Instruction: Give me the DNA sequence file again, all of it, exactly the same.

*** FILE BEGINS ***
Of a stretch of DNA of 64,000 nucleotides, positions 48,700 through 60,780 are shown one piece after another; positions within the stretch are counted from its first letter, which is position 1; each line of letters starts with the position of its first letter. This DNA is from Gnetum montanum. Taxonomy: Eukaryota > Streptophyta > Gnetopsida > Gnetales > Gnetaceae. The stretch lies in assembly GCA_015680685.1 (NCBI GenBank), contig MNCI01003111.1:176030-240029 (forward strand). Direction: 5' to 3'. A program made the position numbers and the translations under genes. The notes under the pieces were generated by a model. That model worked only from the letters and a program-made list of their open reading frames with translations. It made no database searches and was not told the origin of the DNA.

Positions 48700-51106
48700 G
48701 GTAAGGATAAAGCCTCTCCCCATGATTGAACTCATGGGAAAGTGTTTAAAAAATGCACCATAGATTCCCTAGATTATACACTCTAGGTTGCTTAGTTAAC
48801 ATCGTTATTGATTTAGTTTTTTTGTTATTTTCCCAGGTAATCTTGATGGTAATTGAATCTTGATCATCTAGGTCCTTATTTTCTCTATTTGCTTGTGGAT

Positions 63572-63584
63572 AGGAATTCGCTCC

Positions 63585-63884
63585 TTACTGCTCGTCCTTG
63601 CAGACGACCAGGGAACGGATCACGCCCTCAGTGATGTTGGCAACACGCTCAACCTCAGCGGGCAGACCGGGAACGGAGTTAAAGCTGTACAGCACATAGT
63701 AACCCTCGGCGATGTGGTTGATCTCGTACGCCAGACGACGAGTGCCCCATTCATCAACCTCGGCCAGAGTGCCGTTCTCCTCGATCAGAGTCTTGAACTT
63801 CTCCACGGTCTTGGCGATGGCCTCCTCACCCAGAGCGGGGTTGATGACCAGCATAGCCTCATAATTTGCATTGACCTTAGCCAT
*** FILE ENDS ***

Of a stretch of DNA of 64,000 nucleotides, positions 48,700 through 60,780 are shown one piece after another; positions within the stretch are counted from its first letter, which is position 1; each line of letters starts with the position of its first letter. This DNA is from Gnetum montanum. Taxonomy: Eukaryota > Streptophyta > Gnetopsida > Gnetales > Gnetaceae. The stretch lies in assembly GCA_015680685.1 (NCBI GenBank), contig MNCI01003111.1:176030-240029 (forward strand). Direction: 5' to 3'. A program made the position numbers and the translations under genes. The notes under the pieces were generated by a model. That model worked only from the letters and a program-made list of their open reading frames with translations. It made no database searches and was not told the origin of the DNA.

Positions 48700-51106
48700 G
48701 GTAAGGATAAAGCCTCTCCCCATGATTGAACTCATGGGAAAGTGTTTAAAAAATGCACCATAGATTCCCTAGATTATACACTCTAGGTTGCTTAGTTAAC
48801 ATCGTTATTGATTTAGTTTTTTTGTTATTTTCCCAGGTAATCTTGATGGTAATTGAATCTTGATCATCTAGGTCCTTATTTTCTCTATTTGCTTGTGGAT

Positions 63572-63584
63572 AGGAATTCGCTCC

Positions 63585-63884
63585 TTACTGCTCGTCCTTG
63601 CAGACGACCAGGGAACGGATCACGCCCTCAGTGATGTTGGCAACACGCTCAACCTCAGCGGGCAGACCGGGAACGGAGTTAAAGCTGTACAGCACATAGT
63701 AACCCTCGGCGATGTGGTTGATCTCGTACGCCAGACGACGAGTGCCCCATTCATCAACCTCGGCCAGAGTGCCGTTCTCCTCGATCAGAGTCTTGAACTT
63801 CTCCACGGTCTTGGCGATGGCCTCCTCACCCAGAGCGGGGTTGATGACCAGCATAGCCTCATAATTTGCATTGACCTTAGCCAT